Tag Archives: fireworks code

Fireworks Safety

While fireworks are safe for those following the firework code, common sense has to be applied as attitudes have changed over the years making fireworks related accidents a thing of the past except in a small number of instances.

In 1997 the fireworks industry changed overnight as new legislation came into place restricting the use of certain items, such as bangers, mortars, and pieces with erratic flight patterns unless specially trained and licensed for professional fireworks. Across the world as these videos show safety is paramount.

Back in 1962, Taffy Davis sits in his shed with a hopper of exotic fireworks powders – you will note the roof of Taffy’s workspace; this is designed to lift with very little effort, this will reduce any accidents blast range being contained blasting up rather than out.

At the end of the video, we agree – the man is a little close to the fountain. Back in those days there was no such thing as a 1.3G Fireworks or 1.4G Fireworks, safety distances, classification, powder weights etc. Everything was at the makers discretion!

Four years and over nine thousand miles away, Australia prepares for the Queen’s birthday, they would usually have “Cracker Night” on 24th of May to celebrate Commonwealth day, but this year the retailers in New South Wales are being warned to be extra careful when selling fireworks, with imported fireworks being tested for compliance.

The next video from the 1970’s features Gillian Taylforth, best known as Kathy Beale in Eastenders in her first TV role before going on to play a factory worker in the sit-com “the rag trade” in 1977.
This video is one of the few that targets a particular type of firework, the banger. The banger is probably one of the oldest types of pyrotechnic, being made since around 492 AD where gunpowder would be packed into bamboo and lit creating the bang to scare away evil spirits.

Bangers were banned in the UK in 1997 and for a very good reason – I would say that all the fireworks injuries I was ever made aware of, heard about or saw involved bangers. Unfortunately, there are still some illegal bangers about.

We have seen at first hand the danger these illegally imported fireworks can do especially as they have no safety controls and are just as likely to explode in your hand being made from sub-standard materials with a “guess how long it lasts fuse” DON’T BUY THEM.

Fast forward to 1990’s. Who remembers “Wellephant” the fire-fighting elephant? This video discusses the dangers of playing with matches – again common sense but here’s a question – matches are still dangerous today, but when was the last time you saw a public information film telling you this?

And finally 1957 U.S.A, these children living on an American airbase all have an incentive to join “fire school” (time off from regular lessons) where they learn how to safely extinguish a fire, surely it would make more sense to include everyone in the training.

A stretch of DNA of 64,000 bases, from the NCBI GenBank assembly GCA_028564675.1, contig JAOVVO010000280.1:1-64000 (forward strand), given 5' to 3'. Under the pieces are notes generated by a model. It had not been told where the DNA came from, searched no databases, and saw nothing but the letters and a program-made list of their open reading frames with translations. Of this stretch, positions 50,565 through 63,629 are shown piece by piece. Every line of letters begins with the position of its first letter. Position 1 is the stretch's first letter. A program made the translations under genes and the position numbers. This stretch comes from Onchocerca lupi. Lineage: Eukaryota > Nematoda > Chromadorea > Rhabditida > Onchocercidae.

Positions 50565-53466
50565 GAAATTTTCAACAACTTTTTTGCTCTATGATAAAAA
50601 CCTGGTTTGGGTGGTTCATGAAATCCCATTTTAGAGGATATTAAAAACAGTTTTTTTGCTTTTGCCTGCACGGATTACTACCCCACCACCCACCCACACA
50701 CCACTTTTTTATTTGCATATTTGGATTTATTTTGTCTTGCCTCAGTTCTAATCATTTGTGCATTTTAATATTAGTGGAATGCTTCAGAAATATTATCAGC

Remember these helpful hints and stay safe and injury free this bonfire night – Buy fireworks marked BS 7114 or CE – Remember that you can only use category 1,2 and 3 at home. Category 4 fireworks can only used by professional firework display operators.

1. Keep fireworks in a closed metal box
2. Follow the instructions on each firework
3. Light them at arms length using a taper or portfire
4. Stand well back
5. Never go back to a lit firework
6. Never put fireworks in your pocket
7. Keep a bucket of water nearby if you are setting off fireworks in your garden
8. Never throw fireworks
9. Keep pets indoors
10. Alcohol and fireworks do not mix and may lead to injury


National Burns Week, 2nd-8th November 2009 – The Acriflex Guide to Bonfire Night Safety

National Burns Week launches this November as people across the nation begin to light up bonfires, sparklers and fireworks to celebrate Bonfire Night on November 5th.

Bonfire night celebrates the foiling of Guy Fawkes’ gunpowder plot to blow up the House on Parliament in 1605. The tradition of lighting a bonfire and watching fireworks brings people together and is great fun but it is important to remember that fireworks are essentially explosives that burn at very high temperatures and can be a danger to everyone, not least children.

So if you’re having a bonfire or fireworks at home in the garden this year, read on to find out what steps you can take to keep you and your family safe.

Bonfire Safety

Bonfires need a lot of organisation and can be dangerous if not planned well. If you do decide to have a bonfire follow these guide lines to make sure it runs smoothly and singe free.

– Don’t over stack your bonfire or make it too large to control
– Check immediately before lighting that there’s no animal or even a young child hidden inside or nearby
– Never use flammable liquids like paraffin or petrol to get it going as this can result in uncontrolled spread of fire or explosion
– Never put fireworks on a bonfire and don’t burn dangerous rubbish (e.g. aerosols, paint tins or foam-filled furniture)